SB If you didn’t learn how to work in high school—I mean, everything I see, all the behavior, is very adolescent, throughout people’s lives. It’s stilted, it’s like frozen in time at 17. How you were at 17 is how you are the rest of your life, with maybe layers of sophistication or pretense.
GI I don’t believe this food.
SB Would I drag you to a shitty restaurant? It really turned out good, didn’t it.
GI What I want to ask you about is what you were doing before King of Comedy.
SB I was absolutely floundering. I’d finished working as a manicurist about two years before that, because I was trying to make enough money to get by as a performer, and I had just finished working on a Cheech and Chong movie, Nice Dreams, I played this crazy person. Pee Wee Herman was in it. A lot of people did that film. I was living in West Hollywood in this really depressing environment, spending a lot of time doing banking and running errands. And everybody I knew was going out for King of Comedy except me. I was performing at night in the Comedy Store and doing comedy gigs, picking up $500, $1000, whatever. I always managed to get by, I don’t know how, I don’t remember any more. Because I worked for five and a half years during the day. But these things always came along and I always made ends meet. Then all of a sudden I got offered King of Comedy and it got really serious; it was my time to go on from that level. The fantasy in my mind was always success, I just knew it would be that way. There was absolutely no question in my mind that I would become successful. But on my own terms. I didn’t even know what some of the terms were, but my terms were getting defined by the movie. I got the film. The story about getting the film I’ve told a million times; a lot of auditioning and improvising. I was never in awe of Scorcese and DeNiro, I wasn’t a big fan of theirs. I don’t think I’d even seen their films, with the exception of Taxi Driver. So when I met them I wasn’t blown away. I think they sensed that, and they liked it. They didn’t want to work with somebody who was going to be idolizing them.
GI He’s smart, Robert DeNiro
SB He’s very nice.
GI He came to my book party last year. I thought he was really sweet and unpretentious, very intelligent.
SB He’s very private, you don’t read too much about him.
GI He was with his daughter. She’s so beautiful.
SB It’s his stepdaughter. She is beautiful. Sweet girl…King of Comedy thrust me into a rarefied atmosphere that I loved, because I’m a snob and I love being with people who are really talented. So ever since then, it’s been hard for me to lower myself and go back to work with most of the people I’m vying with. Which explains more about why I haven’t done anything else in films than anything else.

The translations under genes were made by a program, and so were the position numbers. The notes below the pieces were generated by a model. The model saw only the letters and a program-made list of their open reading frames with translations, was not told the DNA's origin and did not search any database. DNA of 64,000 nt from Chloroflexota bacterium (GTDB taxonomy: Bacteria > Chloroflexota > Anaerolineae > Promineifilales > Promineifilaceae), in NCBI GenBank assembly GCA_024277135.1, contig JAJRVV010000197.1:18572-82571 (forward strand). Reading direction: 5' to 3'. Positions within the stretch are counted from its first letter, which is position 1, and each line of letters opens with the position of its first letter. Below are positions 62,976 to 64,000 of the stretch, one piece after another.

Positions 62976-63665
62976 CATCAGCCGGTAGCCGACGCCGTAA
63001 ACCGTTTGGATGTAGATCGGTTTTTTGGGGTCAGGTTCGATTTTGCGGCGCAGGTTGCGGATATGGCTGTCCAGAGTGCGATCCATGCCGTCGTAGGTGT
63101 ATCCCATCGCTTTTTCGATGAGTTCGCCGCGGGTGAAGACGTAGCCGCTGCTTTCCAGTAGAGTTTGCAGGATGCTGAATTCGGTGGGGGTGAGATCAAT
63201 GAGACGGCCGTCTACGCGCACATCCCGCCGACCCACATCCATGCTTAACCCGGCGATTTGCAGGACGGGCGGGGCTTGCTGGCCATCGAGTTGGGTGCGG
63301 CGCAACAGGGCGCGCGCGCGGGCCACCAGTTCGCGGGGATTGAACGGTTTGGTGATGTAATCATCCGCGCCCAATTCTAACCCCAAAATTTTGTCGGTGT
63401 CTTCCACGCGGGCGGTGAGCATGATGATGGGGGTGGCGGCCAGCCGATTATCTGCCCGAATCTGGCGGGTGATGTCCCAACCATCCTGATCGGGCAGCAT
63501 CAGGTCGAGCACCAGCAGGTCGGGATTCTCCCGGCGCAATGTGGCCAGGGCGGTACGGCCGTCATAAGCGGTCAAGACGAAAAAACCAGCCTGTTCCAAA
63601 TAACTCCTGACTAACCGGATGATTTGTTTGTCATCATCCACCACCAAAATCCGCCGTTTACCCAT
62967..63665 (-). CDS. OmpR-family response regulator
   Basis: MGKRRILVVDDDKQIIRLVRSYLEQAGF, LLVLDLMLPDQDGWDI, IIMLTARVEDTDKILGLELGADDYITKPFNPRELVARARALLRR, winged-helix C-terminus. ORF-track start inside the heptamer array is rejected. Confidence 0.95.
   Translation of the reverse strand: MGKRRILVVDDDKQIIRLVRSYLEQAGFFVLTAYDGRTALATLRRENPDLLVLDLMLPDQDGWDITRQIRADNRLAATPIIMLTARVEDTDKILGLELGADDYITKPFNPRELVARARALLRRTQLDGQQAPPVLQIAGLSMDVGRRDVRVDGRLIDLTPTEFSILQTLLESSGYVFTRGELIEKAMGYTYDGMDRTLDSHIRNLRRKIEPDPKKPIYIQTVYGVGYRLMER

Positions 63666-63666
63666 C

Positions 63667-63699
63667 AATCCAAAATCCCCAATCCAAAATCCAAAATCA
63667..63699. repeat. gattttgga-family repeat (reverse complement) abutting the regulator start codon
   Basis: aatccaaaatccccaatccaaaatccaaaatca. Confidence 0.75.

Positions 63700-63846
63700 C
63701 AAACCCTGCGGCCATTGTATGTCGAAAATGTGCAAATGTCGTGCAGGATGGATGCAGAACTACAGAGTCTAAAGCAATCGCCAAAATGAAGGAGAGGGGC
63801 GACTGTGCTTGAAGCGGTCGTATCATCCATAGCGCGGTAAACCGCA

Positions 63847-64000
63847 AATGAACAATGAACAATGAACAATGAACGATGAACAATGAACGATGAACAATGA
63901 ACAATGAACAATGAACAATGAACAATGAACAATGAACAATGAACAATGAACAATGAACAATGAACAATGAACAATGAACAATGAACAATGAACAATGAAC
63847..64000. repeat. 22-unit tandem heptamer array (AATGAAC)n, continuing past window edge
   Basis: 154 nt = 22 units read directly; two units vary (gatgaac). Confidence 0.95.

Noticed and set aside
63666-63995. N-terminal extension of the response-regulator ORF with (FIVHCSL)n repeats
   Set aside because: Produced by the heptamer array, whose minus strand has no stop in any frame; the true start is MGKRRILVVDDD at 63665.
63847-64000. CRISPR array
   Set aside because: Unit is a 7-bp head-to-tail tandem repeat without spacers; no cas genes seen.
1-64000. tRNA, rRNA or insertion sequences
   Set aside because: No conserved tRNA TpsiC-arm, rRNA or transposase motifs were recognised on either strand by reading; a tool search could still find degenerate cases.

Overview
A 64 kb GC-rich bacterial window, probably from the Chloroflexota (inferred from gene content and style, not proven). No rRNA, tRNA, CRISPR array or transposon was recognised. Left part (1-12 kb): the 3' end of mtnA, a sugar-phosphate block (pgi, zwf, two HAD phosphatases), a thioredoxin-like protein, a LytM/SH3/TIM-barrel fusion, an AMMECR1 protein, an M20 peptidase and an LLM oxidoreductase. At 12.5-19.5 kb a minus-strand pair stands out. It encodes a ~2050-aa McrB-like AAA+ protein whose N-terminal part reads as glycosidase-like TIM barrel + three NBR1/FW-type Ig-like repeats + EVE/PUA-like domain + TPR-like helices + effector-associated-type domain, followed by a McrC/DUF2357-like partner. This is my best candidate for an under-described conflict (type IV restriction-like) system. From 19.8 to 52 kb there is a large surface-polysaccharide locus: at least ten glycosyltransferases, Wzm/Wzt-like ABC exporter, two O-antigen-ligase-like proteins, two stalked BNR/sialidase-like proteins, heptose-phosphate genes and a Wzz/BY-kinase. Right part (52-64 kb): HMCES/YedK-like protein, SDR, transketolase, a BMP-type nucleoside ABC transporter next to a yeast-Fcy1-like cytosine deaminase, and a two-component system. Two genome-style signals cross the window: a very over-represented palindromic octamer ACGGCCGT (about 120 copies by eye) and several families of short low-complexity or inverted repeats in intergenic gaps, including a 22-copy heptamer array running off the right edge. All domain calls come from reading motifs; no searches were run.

GI What kind of things have you turned down?
SB The role of the secretary in Ghostbusters. I was supposed to do a movie called Dare. I was bitter and hating the experience so much, I got fired. I was replaced by Loretta Switt. So horrible. I was supposed to play some small role in Perfect, with John Travolta, but I didn’t end up doing that. Shit like that, you know. I just got a script this week, a Shelly Long movie that she’s starring in, the role was like any moron could play it. I’m not going to do this. I don’t want to be in the same room with Shelly Long, let alone the same screen. I can’t bear that witch. I’ll never forget, I was doing an interview with CNN and this was when Cheers was starting to become successful. She wasn’t really anything yet. King of Comedy came out, and there was like three or four actresses on the show. She did her interview and I was doing mine, and she kept interjecting her commentary, and her bullshit into the middle of my interview…I said, you know, I think you finished your interview already, didn’t you? She was wearing a tam o’shanter and a plaid skirt. She kept giving me these dirty looks.
So that’s what I was doing before King of Comedy, and that’s what I’ve done afterwards. I don’t know if I want to be embraced by Hollywood really. The thought kind of sickens me. I don’t think we have much in common, me and Hollywood. I think they could take advantage of what I do and make money off it, that’s fine. But for me to be forced into an existing situation probably won’t work. I’m a creator. Or, somebody I trust creates for me. They all think I’m an elitist snob. I’m out there, you know. They think I have an attitude, which I do, but I think my talent and what I do on stage backs it up. It’s like being in left field. I’m not bitter about it just to be bitter about it.
GI But you don’t feel like there was anything that you wanted to do that you didn’t do?
SB Not really. There’s not much that I’m fractured about that I didn’t get to do. I’ve been cut out of many wonderful films. Especially one thing I got in Casual Sex, a piece of dogshit I’m completely cut out of. I lucked out…
GI What interested you in the Nick Roeg film?
SB That was one of the amazing experiences you get to go through. Nick Roeg has always been one of my favorite filmmakers and I love when he collaborates with Theresa Russell, I think she’s great. It was one of those films I heard about…those are the kinds of things that if I don’t get it, I get upset, because if you don’t get to work with those people…Roeg is like 60-years-old. He’s amazing, knock on wood, he’s really together, but he’s 60-years-old. Which isn’t that old, but he drinks a lot and so forth, you never know.
GI His whole career has happened within my own memory, starting with Performance in 1968…
SB He was a cameraman and an editor. Not only is he wonderful as a director, he’s just a wonderful human being, wonderful as a person. Which is some unusual combination. Did you read that article I wrote in American Film?
SB That sums it up. I can’t articulate any better than what I wrote in there. It was a very romantic experience. I really felt like I was part of the whole thing. I remember that. You want to extend yourself to those people far and beyond anything you normally do with people in Hollywood. To me, it wasn’t like a show business experience…It was like what I do on my own, I get to do with them. And they all understood it. Everybody was totally in synch. I judge things like that, what it does for me in my fantasy life. And if it’s something that gives me nothing to fantasize about, then it wasn’t a good experience. Being here in New York right now and doing a show is a sexy experience. It’s exciting to see your name on a theater, and go to the theater and be in this funky dressing room, puff up your lips and have people come by and have flowers and telegrams and letters. It’s petty, but it’s sensual. It’s like getting fucked every night.